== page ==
3. Murray showed he's one of the top middleweights in the world. This wasn't the first time Murray (25-1-1, 11 KOs) had deigned to fight in a champion's hometown. The only previous blemish on the Merseysider's record was a split draw against veteran middleweight titleholder Felix Sturm in Germany that many at ringside declared an outright robbery. Overlooked by many as a glorified dance partner for Martinez's coronation, the 30-year-old used his two-inch height advantage (and what seemed like a considerable edge in weight) to very nearly play spoiler. After starting with caution, Murray started to beat Martinez to the punch, peppering the champ with left-right combinations as his confidence grew. An eerie hush fell over the crowd when he floored Martinez with an overhand right in the eighth -- you could hear the Argentine's body clatter onto the canvas -- and it was obvious the challenger was getting the better of the exchanges. Methodical, workmanlike boxer-punchers like Murray will never rack up the style points like Martinez, but on this night he was great. "Just not great enough," he lamented. Regardless, Murray's willingness to take on any challenge -- and, importantly, his refusal to make excuses -- is winning him capital with fans.
4. Martinez's time is running out. It's a funny thing about these homecoming events: When a fighter is finally massive enough an attraction to warrant one, he's usually past his peak. For several years, Martinez (51-2-2, 28 KOs) has been considered no worse than one of boxing's top three pound-for-pound fighters. Yet his style, built on superior reflexes and instinct rather than technique, was never built to last. The knee injury suffered in his September win over Julio Cesar Chavez Jr., which required surgery, hampered his movement Saturday, and there were points where he looked flat-out old. Martinez has been fighting larger opponents since winning the title from Kelly Pavlik in 2010. For his next fight, the Argentine should leverage his star power to entice a junior middleweight to come up in weight to meet him. If not a James Kirkland, how about Miguel Cotto? You could even picture Floyd Mayweather sitting at home and mulling Martinez as an opponent after watching the Argentine struggle. One thing is for sure: If you're Martinez, you're in no hurry to fight up-and-rapidly-coming middleweight terror Gennady Golovkin.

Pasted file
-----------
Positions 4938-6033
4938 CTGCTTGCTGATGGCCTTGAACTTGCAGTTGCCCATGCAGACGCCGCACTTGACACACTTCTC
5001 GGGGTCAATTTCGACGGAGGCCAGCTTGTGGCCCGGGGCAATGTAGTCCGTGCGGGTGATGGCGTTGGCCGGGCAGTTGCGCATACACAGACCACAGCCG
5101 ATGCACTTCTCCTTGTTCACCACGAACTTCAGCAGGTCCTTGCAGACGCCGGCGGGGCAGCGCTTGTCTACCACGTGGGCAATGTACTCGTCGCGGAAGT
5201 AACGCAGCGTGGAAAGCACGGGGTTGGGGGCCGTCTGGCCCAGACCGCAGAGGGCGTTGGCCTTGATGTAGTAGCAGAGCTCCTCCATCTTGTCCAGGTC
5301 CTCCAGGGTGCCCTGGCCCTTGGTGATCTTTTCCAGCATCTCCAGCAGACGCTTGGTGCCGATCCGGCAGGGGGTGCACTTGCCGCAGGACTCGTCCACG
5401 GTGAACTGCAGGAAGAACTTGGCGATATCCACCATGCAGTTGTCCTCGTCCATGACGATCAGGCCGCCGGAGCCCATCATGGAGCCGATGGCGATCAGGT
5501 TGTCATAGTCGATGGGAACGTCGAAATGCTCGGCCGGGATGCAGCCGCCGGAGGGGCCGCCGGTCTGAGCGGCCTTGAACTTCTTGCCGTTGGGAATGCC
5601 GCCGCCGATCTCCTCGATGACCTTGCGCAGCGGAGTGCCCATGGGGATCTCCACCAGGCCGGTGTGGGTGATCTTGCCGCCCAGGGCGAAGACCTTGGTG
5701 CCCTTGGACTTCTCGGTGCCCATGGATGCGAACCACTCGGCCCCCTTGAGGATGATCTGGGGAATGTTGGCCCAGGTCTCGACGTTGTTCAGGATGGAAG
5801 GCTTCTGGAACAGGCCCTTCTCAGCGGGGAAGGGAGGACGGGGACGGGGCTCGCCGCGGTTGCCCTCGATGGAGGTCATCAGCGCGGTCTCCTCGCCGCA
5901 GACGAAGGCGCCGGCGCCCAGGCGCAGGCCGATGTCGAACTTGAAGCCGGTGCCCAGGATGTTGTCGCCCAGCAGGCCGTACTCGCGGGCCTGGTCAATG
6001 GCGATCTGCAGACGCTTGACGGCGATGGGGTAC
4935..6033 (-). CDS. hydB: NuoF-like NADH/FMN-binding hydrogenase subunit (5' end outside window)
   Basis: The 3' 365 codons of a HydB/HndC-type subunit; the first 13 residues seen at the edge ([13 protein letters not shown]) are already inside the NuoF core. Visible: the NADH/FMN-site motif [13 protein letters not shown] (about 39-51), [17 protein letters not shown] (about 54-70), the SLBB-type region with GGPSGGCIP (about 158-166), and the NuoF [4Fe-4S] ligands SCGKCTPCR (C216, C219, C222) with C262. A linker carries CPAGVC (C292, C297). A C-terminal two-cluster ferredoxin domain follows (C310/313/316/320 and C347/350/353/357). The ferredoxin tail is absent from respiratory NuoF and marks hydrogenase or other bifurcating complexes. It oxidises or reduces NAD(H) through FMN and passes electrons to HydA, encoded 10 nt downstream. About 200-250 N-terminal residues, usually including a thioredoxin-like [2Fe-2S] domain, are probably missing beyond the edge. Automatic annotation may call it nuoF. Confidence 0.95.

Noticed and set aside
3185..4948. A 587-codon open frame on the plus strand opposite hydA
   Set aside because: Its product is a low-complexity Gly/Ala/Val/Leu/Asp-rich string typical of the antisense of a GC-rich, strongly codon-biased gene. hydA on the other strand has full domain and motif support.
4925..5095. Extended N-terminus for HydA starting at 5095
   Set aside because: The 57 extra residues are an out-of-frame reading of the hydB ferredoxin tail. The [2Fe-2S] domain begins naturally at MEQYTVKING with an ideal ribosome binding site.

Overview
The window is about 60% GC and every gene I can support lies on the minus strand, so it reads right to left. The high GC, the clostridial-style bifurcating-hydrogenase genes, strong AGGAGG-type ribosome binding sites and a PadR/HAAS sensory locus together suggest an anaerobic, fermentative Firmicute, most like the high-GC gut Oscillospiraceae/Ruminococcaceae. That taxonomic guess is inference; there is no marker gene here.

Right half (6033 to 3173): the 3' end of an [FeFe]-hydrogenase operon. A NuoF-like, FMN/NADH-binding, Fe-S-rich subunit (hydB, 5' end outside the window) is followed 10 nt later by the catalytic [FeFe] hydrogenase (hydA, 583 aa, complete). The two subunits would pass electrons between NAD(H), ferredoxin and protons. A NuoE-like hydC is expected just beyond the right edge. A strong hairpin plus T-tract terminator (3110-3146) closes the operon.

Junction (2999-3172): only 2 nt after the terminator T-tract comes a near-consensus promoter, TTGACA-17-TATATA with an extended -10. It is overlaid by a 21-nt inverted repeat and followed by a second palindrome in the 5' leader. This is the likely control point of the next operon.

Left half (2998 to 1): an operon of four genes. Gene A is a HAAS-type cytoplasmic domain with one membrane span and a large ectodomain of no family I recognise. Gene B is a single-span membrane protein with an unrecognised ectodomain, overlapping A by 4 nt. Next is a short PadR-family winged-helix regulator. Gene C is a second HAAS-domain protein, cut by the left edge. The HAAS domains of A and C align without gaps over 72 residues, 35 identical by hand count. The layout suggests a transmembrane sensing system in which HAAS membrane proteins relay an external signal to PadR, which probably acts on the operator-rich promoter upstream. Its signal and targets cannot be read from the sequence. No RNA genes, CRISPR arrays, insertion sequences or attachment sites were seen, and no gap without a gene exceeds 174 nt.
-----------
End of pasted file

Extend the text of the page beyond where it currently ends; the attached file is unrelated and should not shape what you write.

5. HBO came through under impossibly difficult circumstances. HBO has been in the boxing business for 40 years but had never done a fight in South America before Saturday night. They have every right to wait another four decades to return after everything that happened. When you consider all the obstacles the network was up against -- the weather nightmare, coordinating with local crews they'd never worked with before, dealing with a fight schedule that was in constant flux and at the mercy of the forecast, balancing it all with the other end of their split-site doubleheader in California -- it's a miracle the telecast went off without a hitch. "A bunch of moving parts that were all in movement until a half-hour before the main event," as executive director Rick Bernstein described it. So a major shout-out to HBO's hard-working production crew: May they enjoy more than a few Quilmes tonight.